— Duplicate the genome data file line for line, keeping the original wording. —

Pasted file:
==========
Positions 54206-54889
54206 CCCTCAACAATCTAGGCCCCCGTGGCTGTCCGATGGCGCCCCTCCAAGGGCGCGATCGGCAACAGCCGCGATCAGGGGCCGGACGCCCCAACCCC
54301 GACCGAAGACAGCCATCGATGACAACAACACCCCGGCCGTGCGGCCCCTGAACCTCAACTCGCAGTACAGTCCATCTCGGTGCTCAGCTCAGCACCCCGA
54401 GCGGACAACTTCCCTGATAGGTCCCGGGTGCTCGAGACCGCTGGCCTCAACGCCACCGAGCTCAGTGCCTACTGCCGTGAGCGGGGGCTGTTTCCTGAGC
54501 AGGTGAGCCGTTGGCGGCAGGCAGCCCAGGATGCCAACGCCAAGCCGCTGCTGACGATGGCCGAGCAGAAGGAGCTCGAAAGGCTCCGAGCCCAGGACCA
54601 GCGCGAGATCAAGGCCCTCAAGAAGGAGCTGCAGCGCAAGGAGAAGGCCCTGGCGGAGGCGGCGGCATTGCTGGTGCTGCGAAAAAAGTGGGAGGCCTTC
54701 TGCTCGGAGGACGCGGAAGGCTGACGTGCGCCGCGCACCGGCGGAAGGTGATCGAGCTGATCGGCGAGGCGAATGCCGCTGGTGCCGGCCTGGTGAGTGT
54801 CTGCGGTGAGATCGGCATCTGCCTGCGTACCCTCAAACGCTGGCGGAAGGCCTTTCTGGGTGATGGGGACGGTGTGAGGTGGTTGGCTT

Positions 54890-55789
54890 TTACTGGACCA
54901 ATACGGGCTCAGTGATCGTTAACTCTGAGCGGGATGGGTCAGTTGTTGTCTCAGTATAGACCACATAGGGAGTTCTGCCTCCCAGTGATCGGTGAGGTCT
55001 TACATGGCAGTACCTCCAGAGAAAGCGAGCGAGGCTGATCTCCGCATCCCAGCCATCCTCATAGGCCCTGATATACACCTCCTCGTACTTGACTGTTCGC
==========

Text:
Positions 54206-54889
54206 CCCTCAACAATCTAGGCCCCCGTGGCTGTCCGATGGCGCCCCTCCAAGGGCGCGATCGGCAACAGCCGCGATCAGGGGCCGGACGCCCCAACCCC
54301 GACCGAAGACAGCCATCGATGACAACAACACCCCGGCCGTGCGGCCCCTGAACCTCAACTCGCAGTACAGTCCATCTCGGTGCTCAGCTCAGCACCCCGA
54401 GCGGACAACTTCCCTGATAGGTCCCGGGTGCTCGAGACCGCTGGCCTCAACGCCACCGAGCTCAGTGCCTACTGCCGTGAGCGGGGGCTGTTTCCTGAGC
54501 AGGTGAGCCGTTGGCGGCAGGCAGCCCAGGATGCCAACGCCAAGCCGCTGCTGACGATGGCCGAGCAGAAGGAGCTCGAAAGGCTCCGAGCCCAGGACCA
54601 GCGCGAGATCAAGGCCCTCAAGAAGGAGCTGCAGCGCAAGGAGAAGGCCCTGGCGGAGGCGGCGGCATTGCTGGTGCTGCGAAAAAAGTGGGAGGCCTTC
54701 TGCTCGGAGGACGCGGAAGGCTGACGTGCGCCGCGCACCGGCGGAAGGTGATCGAGCTGATCGGCGAGGCGAATGCCGCTGGTGCCGGCCTGGTGAGTGT
54801 CTGCGGTGAGATCGGCATCTGCCTGCGTACCCTCAAACGCTGGCGGAAGGCCTTTCTGGGTGATGGGGACGGTGTGAGGTGGTTGGCTT

Positions 54890-55789
54890 TTACTGGACCA
54901 ATACGGGCTCAGTGATCGTTAACTCTGAGCGGGATGGGTCAGTTGTTGTCTCAGTATAGACCACATAGGGAGTTCTGCCTCCCAGTGATCGGTGAGGTCT
55001 TACATGGCAGTACCTCCAGAGAAAGCGAGCGAGGCTGATCTCCGCATCCCAGCCATCCTCATAGGCCCTGATATACACCTCCTCGTACTTGACTGTTCGC